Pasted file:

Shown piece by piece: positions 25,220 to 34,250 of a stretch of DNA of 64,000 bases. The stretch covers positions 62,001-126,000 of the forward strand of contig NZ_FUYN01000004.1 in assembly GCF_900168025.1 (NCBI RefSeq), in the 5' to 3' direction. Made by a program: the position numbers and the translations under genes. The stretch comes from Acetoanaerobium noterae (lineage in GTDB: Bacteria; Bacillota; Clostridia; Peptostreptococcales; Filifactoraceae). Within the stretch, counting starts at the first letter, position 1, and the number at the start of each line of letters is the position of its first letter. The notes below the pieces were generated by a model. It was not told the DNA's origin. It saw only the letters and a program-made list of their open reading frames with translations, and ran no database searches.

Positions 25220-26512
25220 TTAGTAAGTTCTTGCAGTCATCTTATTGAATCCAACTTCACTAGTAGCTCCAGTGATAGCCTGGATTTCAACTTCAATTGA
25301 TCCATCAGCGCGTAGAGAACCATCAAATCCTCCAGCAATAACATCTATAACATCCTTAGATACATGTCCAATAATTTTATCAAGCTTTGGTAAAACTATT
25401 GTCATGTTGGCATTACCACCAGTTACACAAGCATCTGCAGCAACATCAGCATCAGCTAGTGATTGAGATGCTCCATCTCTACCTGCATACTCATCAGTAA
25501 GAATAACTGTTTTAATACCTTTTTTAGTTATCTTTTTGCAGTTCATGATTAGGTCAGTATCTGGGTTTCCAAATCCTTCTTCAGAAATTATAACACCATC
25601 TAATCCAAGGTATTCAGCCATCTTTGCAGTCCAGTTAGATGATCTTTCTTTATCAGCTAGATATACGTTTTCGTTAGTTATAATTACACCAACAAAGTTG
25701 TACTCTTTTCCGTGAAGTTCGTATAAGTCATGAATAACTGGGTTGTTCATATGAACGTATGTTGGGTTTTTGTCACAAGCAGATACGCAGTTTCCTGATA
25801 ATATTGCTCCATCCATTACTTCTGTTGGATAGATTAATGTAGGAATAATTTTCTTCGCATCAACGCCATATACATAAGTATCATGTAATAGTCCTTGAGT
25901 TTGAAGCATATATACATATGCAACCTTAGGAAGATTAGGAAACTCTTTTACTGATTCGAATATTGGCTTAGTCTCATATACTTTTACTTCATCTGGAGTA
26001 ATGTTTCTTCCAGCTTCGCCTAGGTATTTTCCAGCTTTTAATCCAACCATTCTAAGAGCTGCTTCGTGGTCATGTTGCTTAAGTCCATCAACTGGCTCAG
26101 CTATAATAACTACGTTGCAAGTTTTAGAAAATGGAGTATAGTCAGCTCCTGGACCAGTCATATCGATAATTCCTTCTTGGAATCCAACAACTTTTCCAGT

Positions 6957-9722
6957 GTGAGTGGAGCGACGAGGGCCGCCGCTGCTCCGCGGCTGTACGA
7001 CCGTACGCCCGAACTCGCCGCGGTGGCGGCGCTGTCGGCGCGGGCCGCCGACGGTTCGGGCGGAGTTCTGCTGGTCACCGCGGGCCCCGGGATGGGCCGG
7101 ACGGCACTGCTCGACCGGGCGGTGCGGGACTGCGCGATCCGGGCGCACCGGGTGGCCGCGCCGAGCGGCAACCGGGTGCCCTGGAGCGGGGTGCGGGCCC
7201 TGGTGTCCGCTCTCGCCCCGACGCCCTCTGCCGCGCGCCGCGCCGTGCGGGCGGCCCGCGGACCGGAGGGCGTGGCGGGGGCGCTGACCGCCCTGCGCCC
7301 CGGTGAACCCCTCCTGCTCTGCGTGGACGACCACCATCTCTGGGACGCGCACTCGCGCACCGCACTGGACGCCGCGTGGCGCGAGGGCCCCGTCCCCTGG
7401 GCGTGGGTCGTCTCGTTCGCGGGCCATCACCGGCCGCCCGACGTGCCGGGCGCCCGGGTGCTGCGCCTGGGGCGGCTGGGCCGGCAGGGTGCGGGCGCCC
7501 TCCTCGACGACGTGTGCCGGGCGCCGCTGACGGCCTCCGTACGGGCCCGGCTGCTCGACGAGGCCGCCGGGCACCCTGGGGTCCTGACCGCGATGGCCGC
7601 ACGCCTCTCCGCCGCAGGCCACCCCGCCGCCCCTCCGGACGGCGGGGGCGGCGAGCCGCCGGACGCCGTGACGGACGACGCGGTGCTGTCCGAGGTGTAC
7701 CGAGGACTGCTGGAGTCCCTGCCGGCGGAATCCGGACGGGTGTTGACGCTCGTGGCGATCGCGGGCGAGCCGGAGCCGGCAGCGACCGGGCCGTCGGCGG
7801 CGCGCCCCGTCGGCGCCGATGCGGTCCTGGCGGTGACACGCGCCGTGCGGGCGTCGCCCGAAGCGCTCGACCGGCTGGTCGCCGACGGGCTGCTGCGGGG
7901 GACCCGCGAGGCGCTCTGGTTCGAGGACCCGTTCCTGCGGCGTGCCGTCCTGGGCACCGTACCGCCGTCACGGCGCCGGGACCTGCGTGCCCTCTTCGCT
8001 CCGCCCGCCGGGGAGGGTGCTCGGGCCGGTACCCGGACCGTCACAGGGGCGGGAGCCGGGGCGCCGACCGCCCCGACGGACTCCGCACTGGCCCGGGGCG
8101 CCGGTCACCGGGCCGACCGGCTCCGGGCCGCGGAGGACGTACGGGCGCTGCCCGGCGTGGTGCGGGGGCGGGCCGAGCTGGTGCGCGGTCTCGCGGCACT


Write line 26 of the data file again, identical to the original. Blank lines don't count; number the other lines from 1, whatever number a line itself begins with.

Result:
8101 CCGGTCACCGGGCCGACCGGCTCCGGGCCGCGGAGGACGTACGGGCGCTGCCCGGCGTGGTGCGGGGGCGGGCCGAGCTGGTGCGCGGTCTCGCGGCACT